In 2005 I started running seriously and when I say seriously, I mean sticking to training plans, watching what I ate, running a number of half marathons and eventually two full marathons. Fast forward 13 years and in that time my love for running has dissipated a little. Not for any real reason, apart from the normal excuses of lack of time/energy, and putting on a few (ok more than a few) pounds. However, I still haven’t brought myself to leave the Facebook running forum I joined during my ‘serious’ phase. Why? Well, I do still run, although it’s more likely to be 5kms into work, rather than intervals, hills, fartlek etc! I also take pleasure in others’ achievements; some are incredibly impressive, from the Marathon Des Sables to a marathon a month for a year – it really is amazing what the body can do when you put your mind to it.
One forum discussion in the New Year, when everyone throws themselves into their Spring marathon training, really concerned me. The question posed was: “Anyone else suffer from blurred vision after a tough run?” and someone responded to say “All the time, even during a run, usually downhill, I just thought my eyesight was getting worse…. I haven't bothered with opticians, all is fine most of the time, I just put it down to the extreme amount of effort.”
On reading it, I felt a huge sense of disappointment that the profession’s message of everyone needing a sight test at least every two years is not getting through, and that a ‘sight test’ is much more than just a check of your vision. Even more so, that this person is suffering from sight related issues on every hard run and not getting help from our eye experts, optometrists.
Below our clinical expert explains why you might get blurry eyesight after a long run, but the most important message we can give you is not to bury your head in the sand. Optometrists are skilled health professionals who continue their education and training throughout their careers in order to provide the very best patient care. Don’t risk losing your sight because you think you don’t have the time for an appointment, or that your sight is fine. There’s an opticians on almost every high street and many people qualify for NHS funded sight tests.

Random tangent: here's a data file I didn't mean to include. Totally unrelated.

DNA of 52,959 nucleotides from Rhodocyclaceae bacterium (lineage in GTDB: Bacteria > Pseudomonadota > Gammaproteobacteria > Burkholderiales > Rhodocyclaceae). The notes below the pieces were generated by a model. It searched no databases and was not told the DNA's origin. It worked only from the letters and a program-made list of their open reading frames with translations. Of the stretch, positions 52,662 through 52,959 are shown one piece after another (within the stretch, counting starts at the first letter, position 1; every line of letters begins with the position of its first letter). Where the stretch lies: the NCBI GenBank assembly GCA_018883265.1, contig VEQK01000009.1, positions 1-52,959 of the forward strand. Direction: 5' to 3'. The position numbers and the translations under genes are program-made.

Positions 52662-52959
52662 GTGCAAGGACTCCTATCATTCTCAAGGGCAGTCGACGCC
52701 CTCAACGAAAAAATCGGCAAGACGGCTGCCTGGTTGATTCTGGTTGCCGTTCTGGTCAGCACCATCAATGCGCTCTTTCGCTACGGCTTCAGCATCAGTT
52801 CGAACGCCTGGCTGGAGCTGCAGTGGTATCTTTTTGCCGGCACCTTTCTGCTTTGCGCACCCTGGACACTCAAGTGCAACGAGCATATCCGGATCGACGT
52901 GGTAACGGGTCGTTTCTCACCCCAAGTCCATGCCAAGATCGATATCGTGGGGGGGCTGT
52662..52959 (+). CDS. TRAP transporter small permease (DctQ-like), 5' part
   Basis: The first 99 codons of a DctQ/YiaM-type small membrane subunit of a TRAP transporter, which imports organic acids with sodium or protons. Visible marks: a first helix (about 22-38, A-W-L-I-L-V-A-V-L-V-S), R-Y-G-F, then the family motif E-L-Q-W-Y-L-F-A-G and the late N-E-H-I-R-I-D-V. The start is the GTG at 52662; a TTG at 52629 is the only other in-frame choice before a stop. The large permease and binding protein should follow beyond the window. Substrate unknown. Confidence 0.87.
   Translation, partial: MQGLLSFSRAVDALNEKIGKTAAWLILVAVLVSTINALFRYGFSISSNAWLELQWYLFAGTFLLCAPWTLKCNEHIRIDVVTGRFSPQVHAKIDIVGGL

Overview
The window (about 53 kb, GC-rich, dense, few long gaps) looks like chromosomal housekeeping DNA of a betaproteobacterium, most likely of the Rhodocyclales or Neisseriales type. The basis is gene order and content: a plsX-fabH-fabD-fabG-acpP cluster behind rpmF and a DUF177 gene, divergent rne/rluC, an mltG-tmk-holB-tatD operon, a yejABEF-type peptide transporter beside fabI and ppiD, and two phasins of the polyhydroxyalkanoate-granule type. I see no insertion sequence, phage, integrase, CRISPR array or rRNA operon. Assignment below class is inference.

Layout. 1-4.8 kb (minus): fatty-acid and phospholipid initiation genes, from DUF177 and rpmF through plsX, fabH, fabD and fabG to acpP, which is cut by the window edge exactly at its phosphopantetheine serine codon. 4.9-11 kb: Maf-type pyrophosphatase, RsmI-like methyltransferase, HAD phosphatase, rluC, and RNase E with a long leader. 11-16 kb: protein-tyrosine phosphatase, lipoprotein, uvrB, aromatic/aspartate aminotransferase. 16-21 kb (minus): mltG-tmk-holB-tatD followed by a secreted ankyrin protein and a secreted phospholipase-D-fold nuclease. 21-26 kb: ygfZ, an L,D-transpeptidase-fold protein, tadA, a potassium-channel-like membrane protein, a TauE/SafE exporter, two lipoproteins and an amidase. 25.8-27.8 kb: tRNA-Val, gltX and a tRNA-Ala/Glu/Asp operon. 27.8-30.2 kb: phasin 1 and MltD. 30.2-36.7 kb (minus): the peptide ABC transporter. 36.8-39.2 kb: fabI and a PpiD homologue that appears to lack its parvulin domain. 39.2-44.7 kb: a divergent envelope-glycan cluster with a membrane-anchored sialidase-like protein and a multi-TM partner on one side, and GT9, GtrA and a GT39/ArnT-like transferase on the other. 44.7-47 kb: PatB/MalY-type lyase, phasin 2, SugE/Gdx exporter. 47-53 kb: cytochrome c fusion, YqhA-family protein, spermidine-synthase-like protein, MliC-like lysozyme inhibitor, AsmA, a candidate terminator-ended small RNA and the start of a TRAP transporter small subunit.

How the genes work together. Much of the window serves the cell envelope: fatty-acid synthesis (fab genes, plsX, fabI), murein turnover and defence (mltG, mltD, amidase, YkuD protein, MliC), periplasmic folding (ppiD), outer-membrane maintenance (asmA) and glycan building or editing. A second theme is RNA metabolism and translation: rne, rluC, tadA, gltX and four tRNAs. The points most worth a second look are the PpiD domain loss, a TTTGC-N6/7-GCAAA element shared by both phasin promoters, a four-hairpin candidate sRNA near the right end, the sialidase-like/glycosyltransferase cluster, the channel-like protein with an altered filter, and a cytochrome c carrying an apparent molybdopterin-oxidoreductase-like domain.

Everyone should be getting their sight checked at least every two years. Everyone.
Advice from our expert, Dr Peter Hampson
Optometrist and AOP Clinical Director, Dr Peter Hampson offers advice to any keen runners suffering from similar exercise related issues:
The first thing to say is that a fit and healthy person shouldn’t routinely experience blurred vision every time they run. The best advice if this is happening is to arrange an appointment with your optometrist, if nothing is found then the next step is your GP. There are several things that could cause blurred vision when running that we can’t rule out from the information provided.
A very simple cause could be that the front of the eye (the cornea) is becoming dry or irritated by sweat or sun cream. This can also be true and may even be worse for wearers of contact lenses. This is generally harmless and should return to normal once the lenses are removed or exercise is ceased. Your optometrist will be able check if your eyes are already dry and that this could be a likely cause of the blurred vision.
Other causes may include low blood pressure or low blood sugar levels due to the duration or intensity of the exercise. This may vary day to day depending on fatigue levels and what you have eaten to fuel your run. If you are suffering from blurred vision either during or after every run, regardless of fatigue and fuelling, then you should get checked out. In most instances there won’t be anything wrong, but the one piece of advice I give all my patients, is that if your vision changes seek advice. If there is anything seriously wrong, generally the sooner it is found the better the outcome.
Vicky Vine is the Communications Director at the Association of Optometrists. Vicky joined the AOP in 2014 having previously worked at the British Veterinary Association as Head of Marketing.